The 'Request for Information on a Retrospective Study of Respirable Coal Mine Dust Rule' was initially released on July 9, 2018, with a deadline for responses from the industry of exactly one year.
The agency posted an update July 3 within the Federal Register, where it enters its communications for public record, to extend the deadline for comments to July 9, 2022.
"Pursuant to MSHA's ongoing study, this extension gives stakeholders additional time to provide input on developing the framework to assess the impact of the final rule, ‘Lowering Miners' Exposure to Respirable Coal Mine Dust, Including Continuous Personal Dust Monitors', and to provide MSHA information and data on engineering controls and best practices that lower miners' exposure to respirable coal mine dust," federal officials said.
As for a more detailed impetus for the extension, MSHA declined comment to a request by MM, referring instead to the Federal Register entry.
"The agency has determined that extending the comment period until July 9, 2022, will give interested parties more time to provide ongoing input on developing the framework for a study to assess the impact of the dust rule.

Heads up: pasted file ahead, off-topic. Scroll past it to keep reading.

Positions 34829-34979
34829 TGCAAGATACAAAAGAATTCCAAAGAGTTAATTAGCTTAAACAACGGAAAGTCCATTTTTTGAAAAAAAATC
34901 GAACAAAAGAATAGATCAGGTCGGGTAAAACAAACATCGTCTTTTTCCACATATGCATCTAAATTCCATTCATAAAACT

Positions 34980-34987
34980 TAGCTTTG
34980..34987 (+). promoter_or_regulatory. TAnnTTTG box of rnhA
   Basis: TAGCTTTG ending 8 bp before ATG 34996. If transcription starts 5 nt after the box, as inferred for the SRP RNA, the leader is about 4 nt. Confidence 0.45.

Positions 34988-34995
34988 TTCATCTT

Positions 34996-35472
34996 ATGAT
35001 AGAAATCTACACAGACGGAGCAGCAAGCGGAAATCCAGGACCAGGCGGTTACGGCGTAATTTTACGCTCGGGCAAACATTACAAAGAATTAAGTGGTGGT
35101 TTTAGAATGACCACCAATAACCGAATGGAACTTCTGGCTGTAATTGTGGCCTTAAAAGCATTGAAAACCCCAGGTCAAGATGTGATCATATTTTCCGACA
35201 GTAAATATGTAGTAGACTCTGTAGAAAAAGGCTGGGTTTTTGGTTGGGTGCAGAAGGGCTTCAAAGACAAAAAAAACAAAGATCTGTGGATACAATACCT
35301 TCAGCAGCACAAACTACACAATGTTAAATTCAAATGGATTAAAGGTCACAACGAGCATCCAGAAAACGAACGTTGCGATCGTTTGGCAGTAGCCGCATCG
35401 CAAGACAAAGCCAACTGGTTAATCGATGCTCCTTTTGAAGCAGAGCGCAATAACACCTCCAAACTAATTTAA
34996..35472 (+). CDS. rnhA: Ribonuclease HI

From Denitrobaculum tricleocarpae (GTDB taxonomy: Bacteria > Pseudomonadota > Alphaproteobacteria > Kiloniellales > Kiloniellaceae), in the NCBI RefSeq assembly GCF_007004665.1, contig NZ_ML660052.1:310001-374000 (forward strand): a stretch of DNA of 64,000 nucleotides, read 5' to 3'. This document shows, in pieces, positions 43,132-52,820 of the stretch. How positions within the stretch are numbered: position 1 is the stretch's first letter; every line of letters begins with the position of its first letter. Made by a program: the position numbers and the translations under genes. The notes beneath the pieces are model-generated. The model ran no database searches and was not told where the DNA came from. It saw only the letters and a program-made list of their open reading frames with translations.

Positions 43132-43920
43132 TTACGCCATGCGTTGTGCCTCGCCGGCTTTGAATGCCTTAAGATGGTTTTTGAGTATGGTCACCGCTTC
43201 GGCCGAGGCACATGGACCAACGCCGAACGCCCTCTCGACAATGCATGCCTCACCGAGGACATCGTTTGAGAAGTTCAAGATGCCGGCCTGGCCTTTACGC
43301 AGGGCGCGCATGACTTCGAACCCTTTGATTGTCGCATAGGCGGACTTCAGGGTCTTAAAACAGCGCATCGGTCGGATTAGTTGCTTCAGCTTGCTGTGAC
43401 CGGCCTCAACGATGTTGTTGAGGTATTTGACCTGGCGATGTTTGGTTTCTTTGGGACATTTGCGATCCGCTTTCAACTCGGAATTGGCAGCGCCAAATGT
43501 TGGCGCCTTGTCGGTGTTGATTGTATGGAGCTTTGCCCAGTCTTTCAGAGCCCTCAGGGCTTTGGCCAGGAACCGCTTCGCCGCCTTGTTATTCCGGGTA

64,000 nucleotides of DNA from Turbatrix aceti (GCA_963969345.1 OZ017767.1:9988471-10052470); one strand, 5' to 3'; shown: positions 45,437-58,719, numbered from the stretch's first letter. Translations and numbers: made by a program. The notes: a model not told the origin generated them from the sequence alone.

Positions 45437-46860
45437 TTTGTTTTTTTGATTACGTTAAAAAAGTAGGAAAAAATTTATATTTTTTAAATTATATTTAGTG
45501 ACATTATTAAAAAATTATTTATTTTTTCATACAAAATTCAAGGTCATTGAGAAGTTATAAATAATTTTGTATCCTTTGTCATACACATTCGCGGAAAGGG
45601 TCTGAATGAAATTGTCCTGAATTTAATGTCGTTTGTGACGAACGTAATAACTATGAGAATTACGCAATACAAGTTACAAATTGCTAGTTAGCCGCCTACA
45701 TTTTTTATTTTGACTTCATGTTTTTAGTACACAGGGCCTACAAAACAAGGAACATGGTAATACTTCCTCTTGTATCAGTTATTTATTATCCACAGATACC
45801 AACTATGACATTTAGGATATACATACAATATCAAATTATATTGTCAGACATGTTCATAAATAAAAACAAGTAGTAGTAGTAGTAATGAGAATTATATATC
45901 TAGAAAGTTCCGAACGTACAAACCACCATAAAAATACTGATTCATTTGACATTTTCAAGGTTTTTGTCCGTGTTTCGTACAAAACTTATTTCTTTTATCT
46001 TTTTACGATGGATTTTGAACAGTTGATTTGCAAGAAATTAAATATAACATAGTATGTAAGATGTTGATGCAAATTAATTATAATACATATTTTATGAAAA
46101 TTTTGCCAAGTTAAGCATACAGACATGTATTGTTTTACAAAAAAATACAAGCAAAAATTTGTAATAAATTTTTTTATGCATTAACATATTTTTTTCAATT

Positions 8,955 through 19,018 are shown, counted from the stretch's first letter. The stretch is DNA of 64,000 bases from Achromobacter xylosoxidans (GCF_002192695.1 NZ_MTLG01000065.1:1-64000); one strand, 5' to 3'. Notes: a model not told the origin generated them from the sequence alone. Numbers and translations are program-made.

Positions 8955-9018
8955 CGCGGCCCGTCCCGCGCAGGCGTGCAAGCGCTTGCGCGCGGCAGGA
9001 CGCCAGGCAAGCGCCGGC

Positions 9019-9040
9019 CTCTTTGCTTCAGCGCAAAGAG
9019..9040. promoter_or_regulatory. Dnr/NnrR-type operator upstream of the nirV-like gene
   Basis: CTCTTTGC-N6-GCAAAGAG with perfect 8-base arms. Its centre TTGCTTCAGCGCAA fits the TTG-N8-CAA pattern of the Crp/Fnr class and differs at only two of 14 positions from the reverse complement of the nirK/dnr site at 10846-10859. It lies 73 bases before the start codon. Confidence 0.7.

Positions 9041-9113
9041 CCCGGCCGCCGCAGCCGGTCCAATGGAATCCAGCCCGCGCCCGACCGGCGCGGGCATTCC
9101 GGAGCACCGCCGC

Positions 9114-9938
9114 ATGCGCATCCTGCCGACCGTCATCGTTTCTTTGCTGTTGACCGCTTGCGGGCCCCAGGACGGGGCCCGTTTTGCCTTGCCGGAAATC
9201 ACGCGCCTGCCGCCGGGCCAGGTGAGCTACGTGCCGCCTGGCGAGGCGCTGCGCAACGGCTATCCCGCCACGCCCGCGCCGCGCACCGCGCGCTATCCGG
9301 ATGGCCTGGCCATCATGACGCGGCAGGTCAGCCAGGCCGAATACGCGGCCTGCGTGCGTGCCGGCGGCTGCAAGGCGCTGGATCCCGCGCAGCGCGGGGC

"Furthermore, due to the significant latency period between exposure to respirable coal mine dust and when occupational lung disease becomes clinically apparent, MSHA anticipates a long-term, ongoing need for comments on this issue so that it always has the most current information."
The RFI has been on the MSHA agenda since December 2017. It was met at that point with opposition on both sides of the political aisle, prompting the MSHA administrator to comment shortly after in February 2018 that it was not seeking to "roll back" prior mine safety rules.
"To be clear, MSHA is initiating the study referenced in the preamble to the final rule to determine if the rule is meeting its intended result," he said at the time.
"MSHA has no intention of rolling back the protections afforded to coal miners under the final dust rule."
MSHA did not confirm for MM if any additional public hearings would be held, and none were listed in the FR announcement.